Programs

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Programs

The society offers a wide range of programs about the community’s special place in the story of Early America, opening opportunities to learn about the way we lived, the life and livelihood of the community, and the historic architectural structures that grace our area…

  • Harbor Walk
    A guide to local architecture, this booklet was developed to catalog the different architectural styles and features in the village and to create an informative walking tour highlighting the heritage features. The routes have been expanded to include a driving tour noting significant sites in the outlying township area. Copies of Harbor Walk are available for a small donation throughout the retail businesses and attractions. Click here for sample images.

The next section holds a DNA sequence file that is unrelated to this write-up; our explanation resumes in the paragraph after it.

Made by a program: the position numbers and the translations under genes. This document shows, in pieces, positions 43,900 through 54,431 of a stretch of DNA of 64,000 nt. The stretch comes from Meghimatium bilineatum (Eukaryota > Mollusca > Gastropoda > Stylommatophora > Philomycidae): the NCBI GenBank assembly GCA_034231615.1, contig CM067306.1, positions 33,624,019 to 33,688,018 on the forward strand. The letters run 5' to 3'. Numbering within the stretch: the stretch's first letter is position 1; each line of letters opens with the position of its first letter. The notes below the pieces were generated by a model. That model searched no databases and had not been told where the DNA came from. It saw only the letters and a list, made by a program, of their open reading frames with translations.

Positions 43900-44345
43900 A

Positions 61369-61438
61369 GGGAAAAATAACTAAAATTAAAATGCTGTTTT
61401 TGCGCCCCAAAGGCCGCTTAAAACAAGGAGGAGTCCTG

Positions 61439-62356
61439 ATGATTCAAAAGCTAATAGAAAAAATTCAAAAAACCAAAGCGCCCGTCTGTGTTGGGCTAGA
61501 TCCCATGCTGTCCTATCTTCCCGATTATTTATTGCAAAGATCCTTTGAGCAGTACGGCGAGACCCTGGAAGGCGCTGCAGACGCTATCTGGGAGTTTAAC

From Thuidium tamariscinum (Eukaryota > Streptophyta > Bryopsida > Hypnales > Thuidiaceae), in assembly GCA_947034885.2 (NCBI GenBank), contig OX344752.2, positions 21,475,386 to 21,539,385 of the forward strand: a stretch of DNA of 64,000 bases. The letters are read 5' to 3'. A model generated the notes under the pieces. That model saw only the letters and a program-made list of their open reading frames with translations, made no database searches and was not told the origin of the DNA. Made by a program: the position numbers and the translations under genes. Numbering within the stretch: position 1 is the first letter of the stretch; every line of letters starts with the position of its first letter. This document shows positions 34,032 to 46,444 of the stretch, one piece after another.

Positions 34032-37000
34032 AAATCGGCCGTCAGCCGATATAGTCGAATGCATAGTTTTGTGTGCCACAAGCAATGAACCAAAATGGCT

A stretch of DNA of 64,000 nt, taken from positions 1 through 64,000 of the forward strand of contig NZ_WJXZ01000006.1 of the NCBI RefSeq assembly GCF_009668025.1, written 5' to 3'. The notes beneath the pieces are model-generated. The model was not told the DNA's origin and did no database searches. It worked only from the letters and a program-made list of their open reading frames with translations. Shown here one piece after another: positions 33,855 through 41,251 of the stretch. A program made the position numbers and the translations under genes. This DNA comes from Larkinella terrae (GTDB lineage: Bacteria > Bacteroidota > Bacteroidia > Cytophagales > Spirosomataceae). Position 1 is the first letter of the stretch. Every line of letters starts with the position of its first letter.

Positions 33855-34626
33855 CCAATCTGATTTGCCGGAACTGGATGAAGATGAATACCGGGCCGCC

• On the Record: Oral History Project
    Listen to stories told by members of the community about early and mid-Twentieth Century life. Whether it’s a day on Wardwell Farm in 1920 or a stroll down Main Street in 1950, SHHS is capturing and preserving these glimpses into the past. This project is ongoing, with the next round of community interviews being set now.
    Click here to go to our Oral History Project page.
  • Stone Schoolhouse Project
    Not so very long ago some of our neighbors attended small, one-room schools across the township. A handful of these stone, or frame, schoolhouses still dot the landscape. SHHS has undertaken a photographic inventory project of these structures to catalog and map the sites and the buildings.
  • Sackets Harbor Powder Monkey
    History for kids! Hope Marston’s book about a young boy ready for adventure aboard the US Oneida, brought to the stage by noted playwright Craig Thornton. In this stage production local schoolchildren performed a one-act play dramatizing the events that lead up to Rankin McMullin’s life as a powder boy during the War of 1812. With fiddle music and plenty of onstage action, the lively production engaged parents and students in local history story-telling for its youngest participants.
    Produced by the Historical Society and funded through a NYS Council on the Arts grant, the Powder Monkey opened in March 2015. Future presentations are in development.